Shackleton’s body was originally to be sent back to England for burial. With it went Hussey, who had no heart for the expedition now that his leader was dead. When Emily heard what had happened, she decided that her husband should be buried on South Georgia. His spirit had no place in England…if he had a home on earth, it must be among the mystic crags and glaciers of the island in the Southern Ocean which had meant so much to him.
Hussey reached Montevideo where Shackleton’s body was given a remarkable reception by the people of Uruguay. The President issued a special decree:
‘Sir Ernest Shackleton synthesised every splendid quality; courage, always quiet and modest; limitless abnegation; fine tenacity … all applied to the conquest of universal science, with a life-long devotion… In an age of war-like heroism, he was the hero, calm and strong, who, who left behind him neither death nor grief.’
Then on 15 February 1922 – the 48th anniversary of his birth – with state ceremonial, the body was conveyed through the streets of Montevideo and placed on the British whaler Woodville, which took Shackleton, accompanied once more by Hussey, on his last voyage south.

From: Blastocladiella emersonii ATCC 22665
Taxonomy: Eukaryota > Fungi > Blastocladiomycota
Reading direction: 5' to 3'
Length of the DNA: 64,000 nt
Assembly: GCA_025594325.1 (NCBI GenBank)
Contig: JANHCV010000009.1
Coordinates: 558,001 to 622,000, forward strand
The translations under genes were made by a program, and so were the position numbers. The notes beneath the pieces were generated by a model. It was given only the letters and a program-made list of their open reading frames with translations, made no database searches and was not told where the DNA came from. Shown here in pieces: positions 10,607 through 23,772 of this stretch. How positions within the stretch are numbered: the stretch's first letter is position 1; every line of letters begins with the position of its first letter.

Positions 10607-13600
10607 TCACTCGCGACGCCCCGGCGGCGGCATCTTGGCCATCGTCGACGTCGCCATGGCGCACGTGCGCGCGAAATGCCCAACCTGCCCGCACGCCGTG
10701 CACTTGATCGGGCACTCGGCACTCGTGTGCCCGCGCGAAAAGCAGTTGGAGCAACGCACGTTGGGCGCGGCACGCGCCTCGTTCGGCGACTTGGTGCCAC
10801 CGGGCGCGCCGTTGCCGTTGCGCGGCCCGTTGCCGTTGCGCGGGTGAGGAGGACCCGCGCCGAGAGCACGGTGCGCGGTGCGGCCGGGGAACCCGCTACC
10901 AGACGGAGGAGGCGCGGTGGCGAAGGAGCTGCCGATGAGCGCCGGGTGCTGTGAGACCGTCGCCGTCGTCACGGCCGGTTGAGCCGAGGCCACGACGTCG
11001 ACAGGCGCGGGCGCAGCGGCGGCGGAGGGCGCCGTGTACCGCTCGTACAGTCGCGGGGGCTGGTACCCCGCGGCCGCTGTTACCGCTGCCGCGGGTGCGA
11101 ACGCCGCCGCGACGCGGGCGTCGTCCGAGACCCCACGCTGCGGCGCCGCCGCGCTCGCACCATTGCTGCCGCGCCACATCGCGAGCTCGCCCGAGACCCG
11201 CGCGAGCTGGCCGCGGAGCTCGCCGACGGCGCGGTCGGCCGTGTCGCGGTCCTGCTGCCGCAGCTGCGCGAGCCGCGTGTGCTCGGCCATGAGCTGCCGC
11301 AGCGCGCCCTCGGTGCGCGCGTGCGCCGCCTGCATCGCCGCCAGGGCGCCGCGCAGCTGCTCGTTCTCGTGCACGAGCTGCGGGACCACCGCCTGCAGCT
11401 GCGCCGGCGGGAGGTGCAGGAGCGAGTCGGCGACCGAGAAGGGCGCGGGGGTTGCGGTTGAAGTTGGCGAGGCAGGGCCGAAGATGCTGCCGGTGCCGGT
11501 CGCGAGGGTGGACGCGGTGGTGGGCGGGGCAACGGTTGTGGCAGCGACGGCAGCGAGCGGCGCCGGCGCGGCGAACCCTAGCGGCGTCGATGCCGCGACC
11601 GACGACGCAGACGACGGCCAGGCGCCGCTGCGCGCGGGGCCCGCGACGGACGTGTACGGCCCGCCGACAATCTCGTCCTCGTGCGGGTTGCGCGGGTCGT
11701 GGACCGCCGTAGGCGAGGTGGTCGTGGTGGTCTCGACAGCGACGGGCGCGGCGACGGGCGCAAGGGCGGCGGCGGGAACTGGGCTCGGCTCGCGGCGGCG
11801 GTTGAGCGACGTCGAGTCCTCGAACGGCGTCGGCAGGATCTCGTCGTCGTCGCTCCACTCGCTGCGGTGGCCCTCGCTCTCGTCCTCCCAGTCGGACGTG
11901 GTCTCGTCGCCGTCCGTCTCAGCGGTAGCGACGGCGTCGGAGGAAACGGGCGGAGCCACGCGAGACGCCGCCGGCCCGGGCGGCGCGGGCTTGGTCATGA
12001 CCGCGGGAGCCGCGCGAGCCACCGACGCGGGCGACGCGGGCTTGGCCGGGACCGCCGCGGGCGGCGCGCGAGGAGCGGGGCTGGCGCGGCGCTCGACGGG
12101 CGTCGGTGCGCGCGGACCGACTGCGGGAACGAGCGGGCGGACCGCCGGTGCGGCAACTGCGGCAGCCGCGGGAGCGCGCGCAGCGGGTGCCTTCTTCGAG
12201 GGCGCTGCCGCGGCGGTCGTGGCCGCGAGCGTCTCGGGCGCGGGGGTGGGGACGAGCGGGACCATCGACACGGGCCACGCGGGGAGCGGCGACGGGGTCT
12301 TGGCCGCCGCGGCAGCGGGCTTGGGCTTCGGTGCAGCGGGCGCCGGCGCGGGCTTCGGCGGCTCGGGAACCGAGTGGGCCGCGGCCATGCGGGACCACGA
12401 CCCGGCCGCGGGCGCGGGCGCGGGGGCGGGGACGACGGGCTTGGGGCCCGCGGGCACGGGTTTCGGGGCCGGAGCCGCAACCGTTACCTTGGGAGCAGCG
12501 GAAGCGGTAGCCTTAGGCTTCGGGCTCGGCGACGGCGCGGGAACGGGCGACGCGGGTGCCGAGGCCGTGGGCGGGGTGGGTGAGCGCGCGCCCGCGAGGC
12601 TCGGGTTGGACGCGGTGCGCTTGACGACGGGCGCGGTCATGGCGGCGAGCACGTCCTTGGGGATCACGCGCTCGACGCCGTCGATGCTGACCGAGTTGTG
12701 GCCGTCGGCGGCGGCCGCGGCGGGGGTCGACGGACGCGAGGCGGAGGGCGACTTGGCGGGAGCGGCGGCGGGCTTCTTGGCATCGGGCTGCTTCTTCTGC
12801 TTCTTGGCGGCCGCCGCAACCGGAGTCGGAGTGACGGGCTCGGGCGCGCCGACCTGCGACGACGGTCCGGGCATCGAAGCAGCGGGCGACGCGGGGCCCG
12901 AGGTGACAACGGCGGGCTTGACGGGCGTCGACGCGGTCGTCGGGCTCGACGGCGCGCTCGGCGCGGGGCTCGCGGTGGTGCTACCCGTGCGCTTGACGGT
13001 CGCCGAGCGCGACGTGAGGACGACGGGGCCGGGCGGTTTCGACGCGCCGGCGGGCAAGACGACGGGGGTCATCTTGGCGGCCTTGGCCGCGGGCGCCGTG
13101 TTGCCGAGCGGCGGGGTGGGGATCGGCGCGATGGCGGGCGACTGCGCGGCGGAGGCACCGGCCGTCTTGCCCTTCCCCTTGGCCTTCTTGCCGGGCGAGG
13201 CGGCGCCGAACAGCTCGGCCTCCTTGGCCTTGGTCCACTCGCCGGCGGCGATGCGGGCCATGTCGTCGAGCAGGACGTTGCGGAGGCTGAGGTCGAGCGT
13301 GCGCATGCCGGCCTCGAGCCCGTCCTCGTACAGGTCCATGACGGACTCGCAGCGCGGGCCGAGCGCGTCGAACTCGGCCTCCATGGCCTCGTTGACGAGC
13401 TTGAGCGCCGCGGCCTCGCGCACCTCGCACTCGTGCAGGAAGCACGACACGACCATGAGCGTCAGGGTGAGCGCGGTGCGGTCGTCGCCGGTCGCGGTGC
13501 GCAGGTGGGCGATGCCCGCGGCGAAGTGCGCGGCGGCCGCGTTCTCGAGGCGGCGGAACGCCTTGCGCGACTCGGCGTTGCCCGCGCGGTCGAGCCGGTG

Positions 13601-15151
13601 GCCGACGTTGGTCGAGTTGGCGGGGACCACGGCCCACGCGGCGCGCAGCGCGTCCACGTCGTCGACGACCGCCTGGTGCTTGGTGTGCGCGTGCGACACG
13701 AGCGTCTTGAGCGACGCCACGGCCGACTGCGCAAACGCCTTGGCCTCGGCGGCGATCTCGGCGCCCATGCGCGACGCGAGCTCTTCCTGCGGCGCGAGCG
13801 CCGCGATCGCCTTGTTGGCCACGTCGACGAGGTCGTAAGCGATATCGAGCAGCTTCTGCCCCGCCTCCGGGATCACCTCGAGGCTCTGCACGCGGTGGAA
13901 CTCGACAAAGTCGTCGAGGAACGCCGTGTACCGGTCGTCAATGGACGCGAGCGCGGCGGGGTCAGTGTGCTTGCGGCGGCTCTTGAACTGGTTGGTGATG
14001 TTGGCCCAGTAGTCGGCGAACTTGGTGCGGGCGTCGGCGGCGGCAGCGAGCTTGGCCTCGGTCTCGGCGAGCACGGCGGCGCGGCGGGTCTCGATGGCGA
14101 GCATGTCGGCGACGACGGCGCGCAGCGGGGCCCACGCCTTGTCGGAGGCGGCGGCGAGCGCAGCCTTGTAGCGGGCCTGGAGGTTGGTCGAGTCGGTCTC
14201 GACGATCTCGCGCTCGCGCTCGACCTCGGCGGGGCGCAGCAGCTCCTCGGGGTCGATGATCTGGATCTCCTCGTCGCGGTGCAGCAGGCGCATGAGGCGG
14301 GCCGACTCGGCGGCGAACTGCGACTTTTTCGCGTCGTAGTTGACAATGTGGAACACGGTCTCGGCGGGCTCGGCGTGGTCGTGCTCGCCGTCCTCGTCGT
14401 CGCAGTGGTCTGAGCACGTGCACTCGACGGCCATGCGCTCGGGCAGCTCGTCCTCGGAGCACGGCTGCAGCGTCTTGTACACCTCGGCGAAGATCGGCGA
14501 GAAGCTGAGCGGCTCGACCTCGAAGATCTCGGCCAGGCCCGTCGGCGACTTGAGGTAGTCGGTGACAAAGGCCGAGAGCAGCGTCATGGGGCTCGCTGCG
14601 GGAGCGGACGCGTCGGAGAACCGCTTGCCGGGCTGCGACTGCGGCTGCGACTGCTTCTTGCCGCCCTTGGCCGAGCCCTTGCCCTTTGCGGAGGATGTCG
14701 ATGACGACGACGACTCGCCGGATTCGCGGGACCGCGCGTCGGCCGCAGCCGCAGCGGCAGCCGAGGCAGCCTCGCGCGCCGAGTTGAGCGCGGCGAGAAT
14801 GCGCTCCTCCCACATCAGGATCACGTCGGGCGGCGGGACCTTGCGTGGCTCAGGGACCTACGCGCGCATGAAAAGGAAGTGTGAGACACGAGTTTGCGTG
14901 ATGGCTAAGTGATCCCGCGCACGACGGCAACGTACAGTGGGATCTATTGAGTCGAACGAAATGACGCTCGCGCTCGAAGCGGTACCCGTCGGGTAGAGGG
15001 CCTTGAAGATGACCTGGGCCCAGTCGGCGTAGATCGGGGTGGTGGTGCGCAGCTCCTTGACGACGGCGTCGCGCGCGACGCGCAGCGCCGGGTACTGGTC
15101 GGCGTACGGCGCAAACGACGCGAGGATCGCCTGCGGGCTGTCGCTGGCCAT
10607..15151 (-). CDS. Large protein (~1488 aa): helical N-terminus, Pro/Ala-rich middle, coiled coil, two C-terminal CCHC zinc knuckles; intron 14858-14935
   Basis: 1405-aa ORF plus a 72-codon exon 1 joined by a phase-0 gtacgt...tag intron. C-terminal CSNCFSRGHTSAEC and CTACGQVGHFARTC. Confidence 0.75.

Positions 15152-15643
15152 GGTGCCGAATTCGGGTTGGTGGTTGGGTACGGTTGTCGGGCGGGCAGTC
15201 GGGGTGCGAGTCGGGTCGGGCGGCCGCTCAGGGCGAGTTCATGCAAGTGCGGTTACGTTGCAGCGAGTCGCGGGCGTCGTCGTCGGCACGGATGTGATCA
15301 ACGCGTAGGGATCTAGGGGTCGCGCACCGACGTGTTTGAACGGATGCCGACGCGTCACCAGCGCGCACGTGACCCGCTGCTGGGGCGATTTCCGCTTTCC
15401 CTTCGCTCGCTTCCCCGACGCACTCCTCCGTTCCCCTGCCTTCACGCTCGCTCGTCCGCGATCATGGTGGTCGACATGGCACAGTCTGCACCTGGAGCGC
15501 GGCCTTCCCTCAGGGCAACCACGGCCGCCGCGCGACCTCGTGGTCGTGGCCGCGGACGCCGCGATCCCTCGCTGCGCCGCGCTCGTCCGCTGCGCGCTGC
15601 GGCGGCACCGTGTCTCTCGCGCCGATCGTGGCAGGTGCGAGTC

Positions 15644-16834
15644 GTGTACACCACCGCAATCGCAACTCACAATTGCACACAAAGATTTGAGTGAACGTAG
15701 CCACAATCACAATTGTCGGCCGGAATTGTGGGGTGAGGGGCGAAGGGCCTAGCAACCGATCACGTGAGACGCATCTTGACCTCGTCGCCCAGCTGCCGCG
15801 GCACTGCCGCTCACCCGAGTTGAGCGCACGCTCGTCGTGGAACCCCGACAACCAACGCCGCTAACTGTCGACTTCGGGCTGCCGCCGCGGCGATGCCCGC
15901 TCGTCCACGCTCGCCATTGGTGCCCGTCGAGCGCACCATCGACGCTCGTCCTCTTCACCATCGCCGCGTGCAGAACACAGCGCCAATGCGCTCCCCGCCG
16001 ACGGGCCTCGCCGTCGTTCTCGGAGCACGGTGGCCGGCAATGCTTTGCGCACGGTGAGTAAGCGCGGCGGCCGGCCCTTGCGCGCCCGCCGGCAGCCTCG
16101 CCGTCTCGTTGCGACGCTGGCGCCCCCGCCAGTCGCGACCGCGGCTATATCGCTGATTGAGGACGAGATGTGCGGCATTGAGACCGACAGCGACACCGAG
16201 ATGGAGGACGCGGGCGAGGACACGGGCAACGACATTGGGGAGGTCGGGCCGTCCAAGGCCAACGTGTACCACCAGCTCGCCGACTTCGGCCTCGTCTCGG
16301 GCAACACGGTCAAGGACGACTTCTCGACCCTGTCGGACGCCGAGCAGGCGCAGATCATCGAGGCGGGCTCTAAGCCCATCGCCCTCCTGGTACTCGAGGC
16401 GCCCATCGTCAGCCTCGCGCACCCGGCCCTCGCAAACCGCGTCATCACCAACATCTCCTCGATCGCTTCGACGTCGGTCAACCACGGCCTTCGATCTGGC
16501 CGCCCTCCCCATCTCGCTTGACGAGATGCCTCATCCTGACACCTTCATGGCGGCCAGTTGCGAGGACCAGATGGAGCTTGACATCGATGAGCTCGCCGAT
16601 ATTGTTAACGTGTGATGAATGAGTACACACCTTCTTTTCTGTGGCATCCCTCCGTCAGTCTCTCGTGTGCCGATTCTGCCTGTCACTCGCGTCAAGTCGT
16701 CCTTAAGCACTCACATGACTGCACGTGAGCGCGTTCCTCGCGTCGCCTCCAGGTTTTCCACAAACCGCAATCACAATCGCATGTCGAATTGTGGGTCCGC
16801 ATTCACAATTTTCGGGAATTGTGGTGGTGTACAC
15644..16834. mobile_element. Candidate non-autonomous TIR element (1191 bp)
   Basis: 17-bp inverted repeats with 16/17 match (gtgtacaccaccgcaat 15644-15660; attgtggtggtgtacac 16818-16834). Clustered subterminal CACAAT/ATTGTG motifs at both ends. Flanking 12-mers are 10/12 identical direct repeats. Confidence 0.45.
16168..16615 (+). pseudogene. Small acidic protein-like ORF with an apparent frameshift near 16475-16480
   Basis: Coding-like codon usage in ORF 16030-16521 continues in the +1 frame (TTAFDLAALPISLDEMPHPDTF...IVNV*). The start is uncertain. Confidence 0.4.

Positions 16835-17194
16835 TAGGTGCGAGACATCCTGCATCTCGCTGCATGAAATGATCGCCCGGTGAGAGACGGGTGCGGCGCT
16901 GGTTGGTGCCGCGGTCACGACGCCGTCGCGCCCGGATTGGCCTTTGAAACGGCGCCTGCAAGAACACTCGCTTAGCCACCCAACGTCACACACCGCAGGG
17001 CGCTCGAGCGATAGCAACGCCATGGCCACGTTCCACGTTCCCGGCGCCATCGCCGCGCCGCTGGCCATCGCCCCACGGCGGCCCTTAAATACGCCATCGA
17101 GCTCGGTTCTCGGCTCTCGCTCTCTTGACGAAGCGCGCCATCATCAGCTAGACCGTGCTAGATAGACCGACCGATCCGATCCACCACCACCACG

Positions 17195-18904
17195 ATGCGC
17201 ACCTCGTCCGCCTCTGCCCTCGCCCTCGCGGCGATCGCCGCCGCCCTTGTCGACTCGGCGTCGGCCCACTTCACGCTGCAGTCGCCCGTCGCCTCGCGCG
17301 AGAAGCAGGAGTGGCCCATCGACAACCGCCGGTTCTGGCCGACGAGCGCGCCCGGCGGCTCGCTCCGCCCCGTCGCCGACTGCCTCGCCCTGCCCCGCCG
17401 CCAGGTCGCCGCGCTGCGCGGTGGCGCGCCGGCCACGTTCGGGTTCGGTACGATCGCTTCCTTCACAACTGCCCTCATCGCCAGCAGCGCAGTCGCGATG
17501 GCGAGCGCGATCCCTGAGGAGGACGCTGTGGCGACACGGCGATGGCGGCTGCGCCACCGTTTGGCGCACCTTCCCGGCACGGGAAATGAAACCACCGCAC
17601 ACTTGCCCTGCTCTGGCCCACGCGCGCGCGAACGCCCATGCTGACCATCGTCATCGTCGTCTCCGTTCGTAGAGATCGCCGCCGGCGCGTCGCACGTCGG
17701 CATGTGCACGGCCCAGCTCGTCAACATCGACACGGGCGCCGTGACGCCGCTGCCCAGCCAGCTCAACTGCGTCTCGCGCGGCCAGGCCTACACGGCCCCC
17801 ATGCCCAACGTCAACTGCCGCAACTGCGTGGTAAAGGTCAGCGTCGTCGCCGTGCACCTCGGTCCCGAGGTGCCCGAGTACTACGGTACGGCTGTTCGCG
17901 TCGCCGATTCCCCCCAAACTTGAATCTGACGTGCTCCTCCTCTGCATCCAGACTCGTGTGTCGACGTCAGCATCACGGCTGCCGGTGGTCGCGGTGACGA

The burial took place on 1 March at Grytviken, South Georgia, ‘the gate of the Antarctic.’ Shackleton was laid to rest in the Norwegian cemetery, along with the whalers amongst whom he had felt at home. The original cross was replaced in 1928 by a formal granite headstone bearing this simple inscription:
Ernest Henry Shackleton
Born 15th February 1874
Entered Life Eternal
On the headland above the little whaling town a large cross has since been erected in his memory.
On 2 March 1922 a memorial service was held in St Paul’s Cathedral, attended by representatives of the King, the Dowager Queen Alexandra, Shackleton’s family and the Alleyn Club (the organisation for old boys of Shackleton’s former school, Dulwich College).